IT HAPPENS ONLY IN INDIA,
GREAT JOB MR. PARMAR
it is good to eat as many as vegetables and fruits (totally vegetarian), but my aurvedic doctor asked me to stop eating every...
The South African government has put its health officials on high alert after an outbreak of xdr tb (extremely drug resistant tuberculosis). According to a who report, the disease is virtually untreatable with currently available drugs.
In a recent case, doctors at a Johannesburg hospital had to seek a court order to readmit an hiv -positive woman, also infected by the virulent disease. The woman had refused treatment and walked out of the hospital.
She is Johannesburg's first confirmed case of xdr tb. The disease has already killed 52 people in the east coast province of KwaZulu-Natal. The victims were also infected with hiv, and were receiving antiretroviral therapy.Though the victims were diagnosed as infected with the deadly tb strain, the disease claimed their lives within an average of 16 days after the diagnosis.
Following the outbreak, health experts from who, the Centers for Disease Control, usa, as well as regional and government health officials of South Africa held a two-day long meeting in Johannesburg to discuss strategies for tackling the deadly tb strain. Experts fear that the high rates of hiv and the large number of tb carriers in the country could hasten the spread of xdr tb. After the meeting, the government announced an immediate supply of drugs to treat all pulmonary infections, strengthen tb care and also prevent emergence of drug-resistance.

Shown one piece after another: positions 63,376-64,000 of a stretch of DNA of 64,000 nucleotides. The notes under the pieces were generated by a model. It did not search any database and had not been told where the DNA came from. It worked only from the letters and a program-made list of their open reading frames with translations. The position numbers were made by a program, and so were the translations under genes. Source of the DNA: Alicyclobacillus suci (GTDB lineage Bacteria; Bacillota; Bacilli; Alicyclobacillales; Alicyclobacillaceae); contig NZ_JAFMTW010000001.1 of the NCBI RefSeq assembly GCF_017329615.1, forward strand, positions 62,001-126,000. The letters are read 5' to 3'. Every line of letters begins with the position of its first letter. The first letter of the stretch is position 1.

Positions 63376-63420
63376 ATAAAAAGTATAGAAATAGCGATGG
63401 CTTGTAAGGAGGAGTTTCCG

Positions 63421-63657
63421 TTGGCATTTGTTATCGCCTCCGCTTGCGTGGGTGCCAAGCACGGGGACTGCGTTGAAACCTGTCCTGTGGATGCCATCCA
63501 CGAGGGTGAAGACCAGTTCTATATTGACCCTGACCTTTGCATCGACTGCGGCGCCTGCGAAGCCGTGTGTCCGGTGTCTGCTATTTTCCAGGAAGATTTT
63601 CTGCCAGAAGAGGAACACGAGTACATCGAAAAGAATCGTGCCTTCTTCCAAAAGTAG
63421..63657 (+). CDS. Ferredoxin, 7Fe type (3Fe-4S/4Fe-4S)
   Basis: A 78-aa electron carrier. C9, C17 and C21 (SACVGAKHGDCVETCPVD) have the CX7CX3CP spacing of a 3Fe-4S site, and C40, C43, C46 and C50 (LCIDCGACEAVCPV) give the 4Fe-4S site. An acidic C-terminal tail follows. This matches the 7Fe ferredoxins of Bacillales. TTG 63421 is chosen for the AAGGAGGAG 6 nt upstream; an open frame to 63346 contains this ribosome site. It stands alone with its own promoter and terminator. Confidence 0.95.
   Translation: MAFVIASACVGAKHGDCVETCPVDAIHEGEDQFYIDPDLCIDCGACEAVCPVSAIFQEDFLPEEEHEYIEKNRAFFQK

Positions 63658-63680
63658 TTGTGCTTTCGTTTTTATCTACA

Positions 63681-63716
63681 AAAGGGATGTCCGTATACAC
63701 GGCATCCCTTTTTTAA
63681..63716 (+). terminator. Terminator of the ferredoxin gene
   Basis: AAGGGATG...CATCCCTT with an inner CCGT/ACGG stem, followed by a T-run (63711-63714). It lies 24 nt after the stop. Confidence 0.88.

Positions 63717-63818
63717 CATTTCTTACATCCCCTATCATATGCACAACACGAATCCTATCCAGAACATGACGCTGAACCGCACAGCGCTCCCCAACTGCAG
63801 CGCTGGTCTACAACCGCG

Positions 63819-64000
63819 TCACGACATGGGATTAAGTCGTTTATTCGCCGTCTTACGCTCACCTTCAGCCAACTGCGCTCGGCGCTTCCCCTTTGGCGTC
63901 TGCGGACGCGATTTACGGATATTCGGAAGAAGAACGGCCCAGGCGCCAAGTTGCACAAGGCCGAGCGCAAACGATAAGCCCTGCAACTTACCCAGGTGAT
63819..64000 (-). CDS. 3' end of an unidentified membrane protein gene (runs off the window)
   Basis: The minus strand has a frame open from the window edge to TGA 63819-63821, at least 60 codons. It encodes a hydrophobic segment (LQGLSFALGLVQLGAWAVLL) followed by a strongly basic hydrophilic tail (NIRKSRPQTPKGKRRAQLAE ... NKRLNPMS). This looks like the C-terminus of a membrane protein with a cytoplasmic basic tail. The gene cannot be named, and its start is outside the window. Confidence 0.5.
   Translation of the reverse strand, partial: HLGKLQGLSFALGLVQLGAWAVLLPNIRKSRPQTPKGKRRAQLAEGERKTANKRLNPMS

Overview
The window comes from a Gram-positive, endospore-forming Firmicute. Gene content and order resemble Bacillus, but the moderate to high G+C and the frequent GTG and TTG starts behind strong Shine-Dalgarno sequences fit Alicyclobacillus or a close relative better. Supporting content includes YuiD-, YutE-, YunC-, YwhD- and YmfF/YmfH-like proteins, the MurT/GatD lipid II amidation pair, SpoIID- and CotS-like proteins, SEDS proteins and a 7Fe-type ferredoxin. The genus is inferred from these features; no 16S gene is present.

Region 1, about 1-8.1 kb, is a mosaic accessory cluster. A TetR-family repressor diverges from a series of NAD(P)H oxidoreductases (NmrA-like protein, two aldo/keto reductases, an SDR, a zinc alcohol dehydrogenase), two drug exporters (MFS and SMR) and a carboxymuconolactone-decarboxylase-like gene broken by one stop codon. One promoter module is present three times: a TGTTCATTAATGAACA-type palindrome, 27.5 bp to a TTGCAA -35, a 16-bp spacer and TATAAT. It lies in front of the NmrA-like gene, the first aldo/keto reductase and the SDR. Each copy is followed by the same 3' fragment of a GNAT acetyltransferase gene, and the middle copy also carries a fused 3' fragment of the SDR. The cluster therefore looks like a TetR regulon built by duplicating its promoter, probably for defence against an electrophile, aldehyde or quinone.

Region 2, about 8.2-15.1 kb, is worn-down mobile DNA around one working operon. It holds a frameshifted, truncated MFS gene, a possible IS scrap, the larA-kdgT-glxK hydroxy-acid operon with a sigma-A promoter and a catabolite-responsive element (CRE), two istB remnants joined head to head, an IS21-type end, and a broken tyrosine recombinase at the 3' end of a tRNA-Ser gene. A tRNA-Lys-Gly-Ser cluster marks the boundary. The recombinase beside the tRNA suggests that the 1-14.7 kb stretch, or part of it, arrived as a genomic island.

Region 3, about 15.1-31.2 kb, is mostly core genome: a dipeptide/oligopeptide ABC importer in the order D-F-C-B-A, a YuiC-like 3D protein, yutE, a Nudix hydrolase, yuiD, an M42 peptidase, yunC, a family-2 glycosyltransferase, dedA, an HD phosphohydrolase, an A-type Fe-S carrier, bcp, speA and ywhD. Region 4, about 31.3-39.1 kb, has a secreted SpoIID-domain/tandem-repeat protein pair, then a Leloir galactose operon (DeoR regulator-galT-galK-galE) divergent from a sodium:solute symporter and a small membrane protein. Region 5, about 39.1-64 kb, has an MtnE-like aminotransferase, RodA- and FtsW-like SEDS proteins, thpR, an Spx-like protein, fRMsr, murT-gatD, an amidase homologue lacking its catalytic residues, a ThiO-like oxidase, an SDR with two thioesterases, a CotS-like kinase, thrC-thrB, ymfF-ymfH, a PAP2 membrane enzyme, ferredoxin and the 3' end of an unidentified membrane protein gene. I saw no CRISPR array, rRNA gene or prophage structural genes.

According to a who report, xdr tb strain is a multi-drug resistant variety of tb it is resistant to three or more of the six main classes of second-line drugs. Though prevalent in most parts of the world, the strain is most prevalent in central Asian countries of the former Soviet Union. However, it becomes a public health hazard in regions with high hiv rates. Paucity of health-care resources compounds the problem. As a preliminary measure, health-care experts have suggested quarantining the infected people.